The fourth single to be released by British metalcore powerhouse for their upcoming album and it does not disappoint. “Teardrops” is a wholly emotional, powerful and aggressive response to the state in which the world has descended into right now alongside an exploration of social issues such as addiction (substance and technology), loneliness, anxiety and depression.
I have to admit, when the song premiered on Radio 1 last week, I was very sceptical as to what it would sound like, as before this Bring Me The Horizon had released three very different, yet very similar singles in “Ludens”, “Parasite Eve” and “Obey”. The nervousness really crept in once Oli Sykes had stated live on air “This is probably the most Bring me song we’ve done since Can You Feel My Heart?”. A very bold statement indeed. However, once Annie Mac hit play on the song and unleashed it to the world, I was completely floored by it.
Essentially, it is a very raw and gritty record that is definitely channelling the aggression of “Sempiternal”, whilst also recapturing the beautiful lyricism, emotion and metaphorical nature of “That’s The Spirit.” The song begins in a quirky manner, an intense build-up of somewhat softer electronic, synth-like notes with a drum track, prefixed by a very deep, croaky and ominously sounding “Teardrops” said by Sykes himself. Soon after however, the song immediately and inexplicably starts to make you want to mosh out. An extremely loud drum track as well as guitar melody kick in without any warning on the pre verse, drawing you into the song, which it does well considering we haven’t heard any singing yet.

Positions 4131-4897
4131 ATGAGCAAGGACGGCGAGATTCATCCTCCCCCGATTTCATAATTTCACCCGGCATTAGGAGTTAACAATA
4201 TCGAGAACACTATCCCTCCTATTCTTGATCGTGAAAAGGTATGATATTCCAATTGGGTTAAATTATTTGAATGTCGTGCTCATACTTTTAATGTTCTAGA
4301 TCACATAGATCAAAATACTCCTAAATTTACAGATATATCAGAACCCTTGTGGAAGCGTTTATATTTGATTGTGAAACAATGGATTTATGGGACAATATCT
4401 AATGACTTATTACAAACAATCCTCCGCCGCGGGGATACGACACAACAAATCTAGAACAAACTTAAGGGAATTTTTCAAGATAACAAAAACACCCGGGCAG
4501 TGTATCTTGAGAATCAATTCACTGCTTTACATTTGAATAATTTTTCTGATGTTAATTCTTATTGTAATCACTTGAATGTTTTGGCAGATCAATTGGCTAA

Sykes manages to hit you straight in the guts however with his first lyric “we hurt ourselves for fun, force-feed our fear until our hearts go numb”. In a nutshell, the song is not only just an attack on the state of the world as we know it, but an attack on the people living within it and Sykes implies that the state the world is in is purely our own fault. He suggests that, we as humans are poisoning ourselves with a life of excess, be that with technology, substance and/or excess or due to our mental health; we are all as equally guilty and we will continue to do this until we drift apart from those around us: “the emptiness is heavier than you think”.
All in all, the song itself has absolutely ZERO chill and you are made aware of this from the very beginning. It is very much so a protest song, not only attacking the world as a whole but confronting the people living on it, condemning the government controlling it, whilst wholly suggesting that we are trapped, living with our demons. An amazing song from an amazing artist!
You can catch Bring Me The Horizon’s latest album Post Human: Survival Horror on digital release on the 30th of October and make sure to get your preorders in for the albums full physical release on the 22nd of January 2021.